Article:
The fraud mechanism works as follows. A company (B) acquires goods in another Member State without having to pay VAT to his supplier (A). Subsequently it makes a domestic supply for which it charges VAT to his customer (C). However, the company (B) does not pay the VAT to the Treasury and disappears. The customer (C) claims a refund of the VAT paid to the company (B). Consequently, the financial loss is for the Treasury which has to refund VAT to the customer (C) which it never collected from the supplier (B).

Subsequently, Company C may declare an exempt intra-community supply to Company (A) and, in its turn, (A) may make an exempt intra-community supply to (B) and the fraud pattern resumes, thus explaining the term “Carousel fraud”.

The main elements are the fact that has been an intra-Community transactions and a trader charging VAT to his customer but not paying it to the Treasury and "going missing".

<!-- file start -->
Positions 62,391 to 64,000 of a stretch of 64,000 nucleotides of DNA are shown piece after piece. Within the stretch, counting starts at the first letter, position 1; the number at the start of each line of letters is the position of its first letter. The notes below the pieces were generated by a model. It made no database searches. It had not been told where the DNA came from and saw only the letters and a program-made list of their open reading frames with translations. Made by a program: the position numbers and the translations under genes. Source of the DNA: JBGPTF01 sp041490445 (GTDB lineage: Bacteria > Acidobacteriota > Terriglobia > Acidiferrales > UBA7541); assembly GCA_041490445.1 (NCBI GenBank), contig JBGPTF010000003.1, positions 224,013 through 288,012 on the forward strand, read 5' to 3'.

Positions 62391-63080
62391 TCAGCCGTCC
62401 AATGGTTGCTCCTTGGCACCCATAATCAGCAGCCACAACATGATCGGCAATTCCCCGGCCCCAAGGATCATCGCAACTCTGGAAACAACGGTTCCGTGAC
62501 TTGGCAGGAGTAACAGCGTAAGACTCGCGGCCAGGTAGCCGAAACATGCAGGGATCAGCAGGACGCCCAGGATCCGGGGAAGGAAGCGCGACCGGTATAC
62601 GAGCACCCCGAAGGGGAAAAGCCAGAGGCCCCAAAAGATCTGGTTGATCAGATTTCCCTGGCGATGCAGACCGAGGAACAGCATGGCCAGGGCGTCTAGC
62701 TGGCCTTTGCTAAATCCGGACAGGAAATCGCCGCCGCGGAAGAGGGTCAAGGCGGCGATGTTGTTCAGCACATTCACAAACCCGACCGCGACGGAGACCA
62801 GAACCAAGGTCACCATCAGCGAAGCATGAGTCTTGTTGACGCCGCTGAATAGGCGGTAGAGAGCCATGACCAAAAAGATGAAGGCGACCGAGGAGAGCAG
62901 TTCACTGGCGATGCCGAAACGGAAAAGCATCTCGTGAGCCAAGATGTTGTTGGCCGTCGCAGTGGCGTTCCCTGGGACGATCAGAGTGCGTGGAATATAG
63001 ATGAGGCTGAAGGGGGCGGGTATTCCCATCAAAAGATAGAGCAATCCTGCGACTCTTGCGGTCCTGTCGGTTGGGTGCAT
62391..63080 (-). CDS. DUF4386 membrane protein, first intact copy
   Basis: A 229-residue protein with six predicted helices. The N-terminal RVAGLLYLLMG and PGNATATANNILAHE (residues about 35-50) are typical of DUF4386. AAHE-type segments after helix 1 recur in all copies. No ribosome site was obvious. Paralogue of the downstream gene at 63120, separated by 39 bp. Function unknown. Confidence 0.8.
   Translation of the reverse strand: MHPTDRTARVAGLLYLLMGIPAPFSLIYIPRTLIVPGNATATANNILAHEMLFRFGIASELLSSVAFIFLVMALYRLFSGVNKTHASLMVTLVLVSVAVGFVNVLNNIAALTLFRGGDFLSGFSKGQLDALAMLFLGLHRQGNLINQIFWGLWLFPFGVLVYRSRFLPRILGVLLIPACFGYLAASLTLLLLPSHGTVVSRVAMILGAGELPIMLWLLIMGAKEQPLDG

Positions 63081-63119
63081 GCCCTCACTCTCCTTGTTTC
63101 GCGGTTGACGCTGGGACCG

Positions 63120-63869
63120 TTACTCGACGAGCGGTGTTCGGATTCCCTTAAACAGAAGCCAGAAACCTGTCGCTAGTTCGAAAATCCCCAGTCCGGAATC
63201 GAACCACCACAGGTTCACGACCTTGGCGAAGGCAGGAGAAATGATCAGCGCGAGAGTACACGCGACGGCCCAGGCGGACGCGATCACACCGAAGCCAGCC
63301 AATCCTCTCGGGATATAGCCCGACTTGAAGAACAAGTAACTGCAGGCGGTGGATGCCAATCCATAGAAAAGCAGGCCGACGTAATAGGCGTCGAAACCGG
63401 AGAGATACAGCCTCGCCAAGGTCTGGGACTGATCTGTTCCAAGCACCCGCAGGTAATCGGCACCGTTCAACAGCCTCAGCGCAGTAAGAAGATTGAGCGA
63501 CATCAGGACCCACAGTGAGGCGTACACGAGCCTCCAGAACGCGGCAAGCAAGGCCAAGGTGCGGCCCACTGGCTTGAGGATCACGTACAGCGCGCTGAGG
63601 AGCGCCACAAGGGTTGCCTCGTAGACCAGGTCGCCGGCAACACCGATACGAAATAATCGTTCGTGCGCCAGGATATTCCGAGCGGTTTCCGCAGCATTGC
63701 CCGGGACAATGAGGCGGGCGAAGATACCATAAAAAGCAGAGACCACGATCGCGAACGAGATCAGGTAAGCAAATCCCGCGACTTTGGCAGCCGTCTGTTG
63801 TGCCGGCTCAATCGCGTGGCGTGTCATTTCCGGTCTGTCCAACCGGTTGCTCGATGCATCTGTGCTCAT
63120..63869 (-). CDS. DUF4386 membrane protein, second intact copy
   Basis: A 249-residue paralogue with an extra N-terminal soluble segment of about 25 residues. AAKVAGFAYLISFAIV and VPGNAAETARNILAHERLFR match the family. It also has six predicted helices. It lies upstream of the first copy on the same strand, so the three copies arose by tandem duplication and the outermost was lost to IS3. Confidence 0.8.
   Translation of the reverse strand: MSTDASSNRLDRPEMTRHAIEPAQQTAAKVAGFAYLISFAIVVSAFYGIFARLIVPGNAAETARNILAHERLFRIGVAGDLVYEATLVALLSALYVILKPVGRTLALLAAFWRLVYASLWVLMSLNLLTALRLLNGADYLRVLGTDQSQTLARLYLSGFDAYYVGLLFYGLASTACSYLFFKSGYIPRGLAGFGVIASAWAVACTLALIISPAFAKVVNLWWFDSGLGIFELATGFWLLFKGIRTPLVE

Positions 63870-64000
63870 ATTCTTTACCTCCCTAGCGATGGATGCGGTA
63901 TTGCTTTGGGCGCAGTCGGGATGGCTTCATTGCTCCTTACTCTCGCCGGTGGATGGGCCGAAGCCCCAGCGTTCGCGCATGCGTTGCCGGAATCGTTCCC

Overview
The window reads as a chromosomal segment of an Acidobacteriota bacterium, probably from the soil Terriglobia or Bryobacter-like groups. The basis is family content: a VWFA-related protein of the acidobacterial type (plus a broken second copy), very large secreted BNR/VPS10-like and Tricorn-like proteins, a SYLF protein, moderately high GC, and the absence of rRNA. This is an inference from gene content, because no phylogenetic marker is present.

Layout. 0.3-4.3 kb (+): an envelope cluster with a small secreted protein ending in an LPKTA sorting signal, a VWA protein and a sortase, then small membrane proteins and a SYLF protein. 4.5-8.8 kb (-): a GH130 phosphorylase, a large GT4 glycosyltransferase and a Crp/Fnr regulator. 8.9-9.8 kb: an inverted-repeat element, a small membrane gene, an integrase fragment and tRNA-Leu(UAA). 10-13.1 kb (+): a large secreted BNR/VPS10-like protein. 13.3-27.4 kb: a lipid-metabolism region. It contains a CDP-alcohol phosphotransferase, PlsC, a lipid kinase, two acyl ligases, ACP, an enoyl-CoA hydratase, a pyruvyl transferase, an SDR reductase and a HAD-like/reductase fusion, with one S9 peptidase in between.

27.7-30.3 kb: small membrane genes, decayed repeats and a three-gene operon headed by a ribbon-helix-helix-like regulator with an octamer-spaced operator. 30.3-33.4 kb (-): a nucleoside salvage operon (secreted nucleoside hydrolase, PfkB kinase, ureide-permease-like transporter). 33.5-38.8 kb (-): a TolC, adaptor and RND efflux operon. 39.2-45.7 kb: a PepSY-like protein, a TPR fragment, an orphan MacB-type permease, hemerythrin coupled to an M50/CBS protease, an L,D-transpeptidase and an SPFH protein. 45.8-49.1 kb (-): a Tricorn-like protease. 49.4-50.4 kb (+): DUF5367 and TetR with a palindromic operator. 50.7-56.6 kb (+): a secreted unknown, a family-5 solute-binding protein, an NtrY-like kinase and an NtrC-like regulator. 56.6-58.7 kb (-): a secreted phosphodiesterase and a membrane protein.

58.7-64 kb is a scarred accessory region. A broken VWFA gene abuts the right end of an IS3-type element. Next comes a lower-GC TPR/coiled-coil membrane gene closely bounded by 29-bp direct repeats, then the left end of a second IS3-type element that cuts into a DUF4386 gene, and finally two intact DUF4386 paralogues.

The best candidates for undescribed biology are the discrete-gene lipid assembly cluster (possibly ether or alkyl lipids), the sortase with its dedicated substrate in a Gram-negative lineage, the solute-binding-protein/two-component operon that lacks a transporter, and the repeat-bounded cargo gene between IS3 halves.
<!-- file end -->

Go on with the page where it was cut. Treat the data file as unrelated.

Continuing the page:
This is a very simplistic description of the fraud, which in reality is much more complex, involving a series of transactions with intermediary companies (D) in order to hide the fraudulent character of it.

Company B

“Missing trader”

Receives VAT from
Company D but does
not pay it to the


Company C


Deducts VAT or claims
a refund for VAT not
paid by B

Company D


State 1

Company A

Conduit company”

(sells goods to B without
charging VAT)

Member State


[Graphic in PDF & Word format]

What is the so called VAT reverse charge mechanism?

The reverse charge mechanism can only be applied to supplies to business clients. It allows the supplier of goods or services to not charge VAT to his customer. The supplier does not pay the VAT to the Treasury and it is the customer to do it. This customer can subsequently deduct this amount of self invoiced VAT, when the goods or services are used for business purposes.